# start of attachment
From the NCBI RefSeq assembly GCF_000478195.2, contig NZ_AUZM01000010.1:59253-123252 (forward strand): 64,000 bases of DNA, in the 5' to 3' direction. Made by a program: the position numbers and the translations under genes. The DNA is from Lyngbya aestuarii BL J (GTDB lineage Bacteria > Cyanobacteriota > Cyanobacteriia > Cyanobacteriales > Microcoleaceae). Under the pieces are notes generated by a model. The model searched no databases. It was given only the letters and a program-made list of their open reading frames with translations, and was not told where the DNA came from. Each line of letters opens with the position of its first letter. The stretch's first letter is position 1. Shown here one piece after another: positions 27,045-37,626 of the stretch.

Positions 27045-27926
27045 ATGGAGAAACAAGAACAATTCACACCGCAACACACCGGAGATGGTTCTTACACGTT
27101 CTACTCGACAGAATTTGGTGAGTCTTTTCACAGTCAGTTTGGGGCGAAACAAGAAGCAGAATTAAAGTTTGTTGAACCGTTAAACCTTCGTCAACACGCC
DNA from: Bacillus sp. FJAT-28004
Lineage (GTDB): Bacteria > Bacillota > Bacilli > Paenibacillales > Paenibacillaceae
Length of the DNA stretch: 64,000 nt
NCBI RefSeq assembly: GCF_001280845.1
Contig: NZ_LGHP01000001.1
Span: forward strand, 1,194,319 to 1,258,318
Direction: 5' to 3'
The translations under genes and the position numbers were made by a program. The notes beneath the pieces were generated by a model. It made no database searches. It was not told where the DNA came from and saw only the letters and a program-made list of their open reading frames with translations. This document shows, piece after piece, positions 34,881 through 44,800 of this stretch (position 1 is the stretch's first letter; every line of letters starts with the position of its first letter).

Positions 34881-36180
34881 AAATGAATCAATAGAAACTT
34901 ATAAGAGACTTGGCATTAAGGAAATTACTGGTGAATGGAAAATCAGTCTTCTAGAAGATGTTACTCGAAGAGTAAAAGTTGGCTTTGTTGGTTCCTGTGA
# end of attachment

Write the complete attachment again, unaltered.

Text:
From the NCBI RefSeq assembly GCF_000478195.2, contig NZ_AUZM01000010.1:59253-123252 (forward strand): 64,000 bases of DNA, in the 5' to 3' direction. Made by a program: the position numbers and the translations under genes. The DNA is from Lyngbya aestuarii BL J (GTDB lineage Bacteria > Cyanobacteriota > Cyanobacteriia > Cyanobacteriales > Microcoleaceae). Under the pieces are notes generated by a model. The model searched no databases. It was given only the letters and a program-made list of their open reading frames with translations, and was not told where the DNA came from. Each line of letters opens with the position of its first letter. The stretch's first letter is position 1. Shown here one piece after another: positions 27,045-37,626 of the stretch.

Positions 27045-27926
27045 ATGGAGAAACAAGAACAATTCACACCGCAACACACCGGAGATGGTTCTTACACGTT
27101 CTACTCGACAGAATTTGGTGAGTCTTTTCACAGTCAGTTTGGGGCGAAACAAGAAGCAGAATTAAAGTTTGTTGAACCGTTAAACCTTCGTCAACACGCC
DNA from: Bacillus sp. FJAT-28004
Lineage (GTDB): Bacteria > Bacillota > Bacilli > Paenibacillales > Paenibacillaceae
Length of the DNA stretch: 64,000 nt
NCBI RefSeq assembly: GCF_001280845.1
Contig: NZ_LGHP01000001.1
Span: forward strand, 1,194,319 to 1,258,318
Direction: 5' to 3'
The translations under genes and the position numbers were made by a program. The notes beneath the pieces were generated by a model. It made no database searches. It was not told where the DNA came from and saw only the letters and a program-made list of their open reading frames with translations. This document shows, piece after piece, positions 34,881 through 44,800 of this stretch (position 1 is the stretch's first letter; every line of letters starts with the position of its first letter).

Positions 34881-36180
34881 AAATGAATCAATAGAAACTT
34901 ATAAGAGACTTGGCATTAAGGAAATTACTGGTGAATGGAAAATCAGTCTTCTAGAAGATGTTACTCGAAGAGTAAAAGTTGGCTTTGTTGGTTCCTGTGA